Have you always been a foodie?
Yes, I had a precocious palate. Everybody thought I was fussy, a finicky kid. In fact, I just had a really good palate. And I had a family that loved food and afforded me the opportunity to explore all the curiosity I had about the world of food and flavor.
What brought you to Tucson?
I have angels that are looking out for me. They saw that I got to the right place for me. My mother passed away 15 years ago, and she loved the Southwest and the saguaros. And we never traveled here together. I got here for the first time, and I fell in love with it. It was like all my other favorite places before became spoiled.
Tell me about Flavorbank and how you got involved.
Flavorbank is a New York corporation that was founded in 1969 by some of the national fancy food pioneers. ...The company went into bankruptcy in 2005. The federal bankruptcy court took a look at the business plan my team put together and felt there was a really high likelihood that if anybody could make it work, we would, because of my connections in the national food scene and the local food scene.
What do you want people to know about the store?
All spices begin to lose their essence after 20 minutes. It takes 20 minutes for you to finish grinding when you're doing bulk batches. So by the time you're done grinding for the day, your product has already lost a lot. By the time it gets packaged, put on a boat, shipped to where it's going and warehoused, you could be talking three to six months ... before it even reaches the wholesaler. I mean, this is astonishing to think about. We have a spice bar with whole spices. You can unlock what they have to offer right when you need them. And by selling them to you whole, you can toast them, and you can use them in combinations similar to the rest of the world in their sophisticated use of seasonings.
We will sell someone as little as a teaspoonful of a whole spice if that's what they need, because I believe it's critically important to live it and make it fun and accessible. I want people when they walk in the door to be just enveloped with this incredible, exciting, exotic aroma.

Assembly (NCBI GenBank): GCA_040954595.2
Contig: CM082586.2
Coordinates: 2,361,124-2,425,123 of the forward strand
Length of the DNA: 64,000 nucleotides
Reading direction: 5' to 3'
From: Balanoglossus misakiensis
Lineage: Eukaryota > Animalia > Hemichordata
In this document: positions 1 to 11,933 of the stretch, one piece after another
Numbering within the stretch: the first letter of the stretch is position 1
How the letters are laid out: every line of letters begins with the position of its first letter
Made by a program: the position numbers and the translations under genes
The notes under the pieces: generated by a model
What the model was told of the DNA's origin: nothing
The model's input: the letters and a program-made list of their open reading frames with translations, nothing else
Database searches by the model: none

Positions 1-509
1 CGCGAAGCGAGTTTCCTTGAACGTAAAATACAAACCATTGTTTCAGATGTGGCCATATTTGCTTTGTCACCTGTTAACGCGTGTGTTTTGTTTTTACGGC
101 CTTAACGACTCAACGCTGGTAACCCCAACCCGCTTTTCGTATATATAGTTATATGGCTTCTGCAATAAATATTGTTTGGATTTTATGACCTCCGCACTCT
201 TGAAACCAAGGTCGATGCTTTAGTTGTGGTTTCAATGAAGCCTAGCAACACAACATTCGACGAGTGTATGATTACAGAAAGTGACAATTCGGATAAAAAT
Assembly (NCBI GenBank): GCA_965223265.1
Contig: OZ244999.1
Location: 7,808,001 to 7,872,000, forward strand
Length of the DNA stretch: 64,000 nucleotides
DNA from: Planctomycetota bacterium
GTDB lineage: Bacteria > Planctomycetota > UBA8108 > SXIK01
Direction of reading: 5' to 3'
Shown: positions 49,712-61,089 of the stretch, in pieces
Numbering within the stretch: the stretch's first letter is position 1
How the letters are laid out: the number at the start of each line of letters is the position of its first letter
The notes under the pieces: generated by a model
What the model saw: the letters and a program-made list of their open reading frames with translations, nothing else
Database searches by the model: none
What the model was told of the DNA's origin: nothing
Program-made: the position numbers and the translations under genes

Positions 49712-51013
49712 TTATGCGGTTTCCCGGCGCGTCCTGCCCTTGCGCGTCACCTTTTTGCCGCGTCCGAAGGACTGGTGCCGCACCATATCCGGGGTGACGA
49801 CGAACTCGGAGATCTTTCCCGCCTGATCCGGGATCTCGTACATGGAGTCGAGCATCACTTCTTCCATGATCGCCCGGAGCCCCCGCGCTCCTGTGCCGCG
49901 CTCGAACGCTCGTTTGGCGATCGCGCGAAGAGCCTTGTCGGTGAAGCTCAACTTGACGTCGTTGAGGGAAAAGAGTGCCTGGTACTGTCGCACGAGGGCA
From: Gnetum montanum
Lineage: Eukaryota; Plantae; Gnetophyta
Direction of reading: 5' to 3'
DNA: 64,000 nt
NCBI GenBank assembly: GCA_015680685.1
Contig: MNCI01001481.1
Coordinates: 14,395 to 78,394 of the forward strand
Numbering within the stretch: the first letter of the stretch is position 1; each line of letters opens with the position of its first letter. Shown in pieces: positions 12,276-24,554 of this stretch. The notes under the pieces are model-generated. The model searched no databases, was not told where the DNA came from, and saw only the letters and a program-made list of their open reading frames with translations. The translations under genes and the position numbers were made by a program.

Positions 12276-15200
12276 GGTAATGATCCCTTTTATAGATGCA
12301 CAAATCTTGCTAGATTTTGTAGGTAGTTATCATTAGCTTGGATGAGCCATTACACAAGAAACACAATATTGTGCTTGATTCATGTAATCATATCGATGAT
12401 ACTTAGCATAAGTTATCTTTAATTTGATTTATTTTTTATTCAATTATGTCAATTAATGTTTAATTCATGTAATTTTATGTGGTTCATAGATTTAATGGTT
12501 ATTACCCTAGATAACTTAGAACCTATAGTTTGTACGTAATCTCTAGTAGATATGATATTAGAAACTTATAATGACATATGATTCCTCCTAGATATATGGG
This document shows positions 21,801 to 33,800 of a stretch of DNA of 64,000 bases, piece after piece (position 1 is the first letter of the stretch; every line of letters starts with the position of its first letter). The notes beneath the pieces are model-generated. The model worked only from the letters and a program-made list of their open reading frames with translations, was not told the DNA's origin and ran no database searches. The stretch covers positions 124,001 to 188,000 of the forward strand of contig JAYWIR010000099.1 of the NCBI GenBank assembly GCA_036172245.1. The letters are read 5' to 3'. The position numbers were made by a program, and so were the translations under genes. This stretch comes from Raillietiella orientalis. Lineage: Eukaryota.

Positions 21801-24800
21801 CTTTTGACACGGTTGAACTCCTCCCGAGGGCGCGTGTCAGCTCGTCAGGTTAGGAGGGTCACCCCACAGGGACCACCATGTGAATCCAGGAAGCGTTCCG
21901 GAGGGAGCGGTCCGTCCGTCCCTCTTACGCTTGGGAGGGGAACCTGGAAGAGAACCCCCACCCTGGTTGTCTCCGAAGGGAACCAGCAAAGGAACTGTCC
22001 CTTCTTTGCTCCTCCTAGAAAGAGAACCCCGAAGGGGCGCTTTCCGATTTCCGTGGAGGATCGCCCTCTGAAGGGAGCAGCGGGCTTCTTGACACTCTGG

Tell me about the radio program. What will people hear when they tune in?
My program is called Sunday Brunch. It's on KVOI AM 690. It's a two-hour show from 2 to 4 p.m. every Sunday to which we invite the most interesting and influential tastemakers in America. We try to be topical and thematic to the season and try to bring in people who will allow us to go to our farmers' markets and find what's in season so that it's most flavorful, most abundant.
How do you see the food scene in Tucson?
It's vibrant, exciting and, better than anything, it's promising. It's fabulous now and going to be even more fabulous and interesting. I will say it again and again: I don't think Tucson tastes like any other place on the planet.
Now you have a book club, too?
A cookbook club.
Tell me about it. What do you talk about when you talk about cookbooks?
It's a little different that usual. We don't just read a book. What we do is, we take a cookbook, and on any given meeting, we have 20 people, and we'll take 20 recipes out of a book, based on several factors, one being it shouldn't cost you more than $20 to prepare the recipe. I'll give everyone the spices they need for the dishes, and we'll cook 20 recipes and come together for a potluck tasting.
What three things are always in your refrigerator?
Champagne, organic eggs and a half-eaten can of dog food. I have five pug dogs.
What three famous people--living or dead--would you like to have over for dinner?
My great grandmother, my mother, Dorothy Parker, Cary Grant and Ella Fitzgerald.